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Genome Res. 2005 Oct;15(10):1336-43. Epub 2005 Sep 16.

Living with two extremes: conclusions from the genome sequence of Natronomonas pharaonis.

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Max-Planck-Institute of Biochemistry, Department of Membrane Biochemistry, D-82152 Martinsried, Germany.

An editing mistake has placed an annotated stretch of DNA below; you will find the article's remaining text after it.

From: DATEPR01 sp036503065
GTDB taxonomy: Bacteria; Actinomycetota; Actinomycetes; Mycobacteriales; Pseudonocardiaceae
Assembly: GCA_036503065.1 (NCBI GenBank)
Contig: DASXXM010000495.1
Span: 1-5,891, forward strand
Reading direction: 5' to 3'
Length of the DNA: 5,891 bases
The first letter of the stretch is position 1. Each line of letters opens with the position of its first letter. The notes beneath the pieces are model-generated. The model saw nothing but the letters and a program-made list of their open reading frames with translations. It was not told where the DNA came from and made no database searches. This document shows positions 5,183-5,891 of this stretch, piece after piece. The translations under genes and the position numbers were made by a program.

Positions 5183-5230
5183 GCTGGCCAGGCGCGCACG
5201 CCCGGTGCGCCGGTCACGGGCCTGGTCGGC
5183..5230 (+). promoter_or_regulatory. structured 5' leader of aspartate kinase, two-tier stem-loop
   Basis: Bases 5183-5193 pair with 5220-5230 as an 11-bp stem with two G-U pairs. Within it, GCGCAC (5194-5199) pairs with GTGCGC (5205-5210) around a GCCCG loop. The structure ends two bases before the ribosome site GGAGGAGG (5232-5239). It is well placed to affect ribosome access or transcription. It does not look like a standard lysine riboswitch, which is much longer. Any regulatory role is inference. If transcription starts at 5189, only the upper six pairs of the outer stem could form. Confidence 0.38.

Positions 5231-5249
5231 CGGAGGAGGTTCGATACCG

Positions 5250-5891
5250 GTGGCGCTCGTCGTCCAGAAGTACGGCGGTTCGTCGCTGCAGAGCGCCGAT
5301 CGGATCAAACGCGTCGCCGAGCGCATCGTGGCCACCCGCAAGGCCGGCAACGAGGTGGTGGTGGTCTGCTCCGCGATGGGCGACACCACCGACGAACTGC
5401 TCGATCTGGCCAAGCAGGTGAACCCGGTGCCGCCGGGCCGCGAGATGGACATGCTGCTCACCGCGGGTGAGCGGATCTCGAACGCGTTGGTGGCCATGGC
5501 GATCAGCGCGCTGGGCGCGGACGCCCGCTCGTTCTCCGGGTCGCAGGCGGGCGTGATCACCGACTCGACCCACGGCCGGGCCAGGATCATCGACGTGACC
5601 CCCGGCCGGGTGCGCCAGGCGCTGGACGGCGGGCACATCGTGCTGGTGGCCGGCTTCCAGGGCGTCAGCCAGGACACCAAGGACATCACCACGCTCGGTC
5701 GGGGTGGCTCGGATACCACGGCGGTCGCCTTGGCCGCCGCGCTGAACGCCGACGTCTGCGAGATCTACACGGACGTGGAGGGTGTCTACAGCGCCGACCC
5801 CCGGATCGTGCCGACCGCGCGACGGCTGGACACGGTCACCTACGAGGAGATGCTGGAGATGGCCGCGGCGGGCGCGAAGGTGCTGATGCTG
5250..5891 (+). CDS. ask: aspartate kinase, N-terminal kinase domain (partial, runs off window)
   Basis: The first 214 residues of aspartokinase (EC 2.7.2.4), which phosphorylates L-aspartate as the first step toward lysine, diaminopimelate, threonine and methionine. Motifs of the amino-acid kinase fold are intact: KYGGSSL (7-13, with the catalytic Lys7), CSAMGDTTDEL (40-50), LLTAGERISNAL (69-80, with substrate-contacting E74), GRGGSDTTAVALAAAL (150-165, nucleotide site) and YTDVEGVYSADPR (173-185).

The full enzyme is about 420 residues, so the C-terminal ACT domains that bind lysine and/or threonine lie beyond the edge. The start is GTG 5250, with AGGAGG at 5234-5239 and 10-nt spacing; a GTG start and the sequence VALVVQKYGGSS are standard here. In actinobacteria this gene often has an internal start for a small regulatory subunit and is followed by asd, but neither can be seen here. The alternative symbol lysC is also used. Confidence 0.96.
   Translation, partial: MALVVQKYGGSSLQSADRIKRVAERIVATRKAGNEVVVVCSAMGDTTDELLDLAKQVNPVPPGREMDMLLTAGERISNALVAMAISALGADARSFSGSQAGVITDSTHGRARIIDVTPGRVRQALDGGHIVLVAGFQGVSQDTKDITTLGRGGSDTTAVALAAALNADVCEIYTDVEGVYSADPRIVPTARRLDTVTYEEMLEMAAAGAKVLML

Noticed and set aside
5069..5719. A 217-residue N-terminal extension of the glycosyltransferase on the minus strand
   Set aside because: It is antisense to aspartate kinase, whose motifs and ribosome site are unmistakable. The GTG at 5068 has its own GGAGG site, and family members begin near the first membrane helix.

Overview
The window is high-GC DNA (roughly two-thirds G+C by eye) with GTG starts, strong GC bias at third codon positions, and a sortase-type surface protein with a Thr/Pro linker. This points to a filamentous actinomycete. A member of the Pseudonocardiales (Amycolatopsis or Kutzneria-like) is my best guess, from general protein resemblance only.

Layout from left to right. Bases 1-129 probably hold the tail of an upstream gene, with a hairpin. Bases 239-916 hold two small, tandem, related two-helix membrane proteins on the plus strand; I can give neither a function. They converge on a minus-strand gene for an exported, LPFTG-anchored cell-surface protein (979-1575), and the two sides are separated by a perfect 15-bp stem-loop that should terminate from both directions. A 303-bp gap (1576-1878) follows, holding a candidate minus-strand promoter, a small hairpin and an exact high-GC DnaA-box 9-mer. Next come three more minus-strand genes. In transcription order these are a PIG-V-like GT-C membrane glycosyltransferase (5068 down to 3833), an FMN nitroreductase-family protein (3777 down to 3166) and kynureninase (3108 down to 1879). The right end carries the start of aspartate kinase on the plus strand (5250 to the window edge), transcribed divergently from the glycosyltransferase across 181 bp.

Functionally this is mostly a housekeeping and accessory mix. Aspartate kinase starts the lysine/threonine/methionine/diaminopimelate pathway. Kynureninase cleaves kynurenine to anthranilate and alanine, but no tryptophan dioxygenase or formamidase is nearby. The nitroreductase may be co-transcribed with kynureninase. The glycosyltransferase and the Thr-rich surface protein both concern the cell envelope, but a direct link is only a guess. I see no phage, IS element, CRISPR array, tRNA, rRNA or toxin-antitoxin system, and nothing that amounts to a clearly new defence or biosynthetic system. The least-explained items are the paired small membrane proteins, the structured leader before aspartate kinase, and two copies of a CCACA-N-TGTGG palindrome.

Natronomonas pharaonis is an extremely haloalkaliphilic archaeon that was isolated from salt-saturated lakes of pH 11. We sequenced its 2.6-Mb GC-rich chromosome and two plasmids (131 and 23 kb). Genome analysis suggests that it is adapted to cope with severe ammonia and heavy metal deficiencies that arise at high pH values. A high degree of nutritional self-sufficiency was predicted and confirmed by growth in a minimal medium containing leucine but no other amino acids or vitamins. Genes for a complex III analog of the respiratory chain could not be identified in the N. pharaonis genome, but respiration and oxidative phosphorylation were experimentally proven. These studies identified protons as coupling ion between respiratory chain and ATP synthase, in contrast to other alkaliphiles using sodium instead. Secretome analysis predicts many extracellular proteins with alkaline-resistant lipid anchors, which are predominantly exported through the twin-arginine pathway. In addition, a variety of glycosylated cell surface proteins probably form a protective complex cell envelope. N. pharaonis is fully equipped with archaeal signal transduction and motility genes. Several receptors/transducers signaling to the flagellar motor display novel domain architectures. Clusters of signal transduction genes are rearranged in haloarchaeal genomes, whereas those involved in information processing or energy metabolism show a highly conserved gene order.

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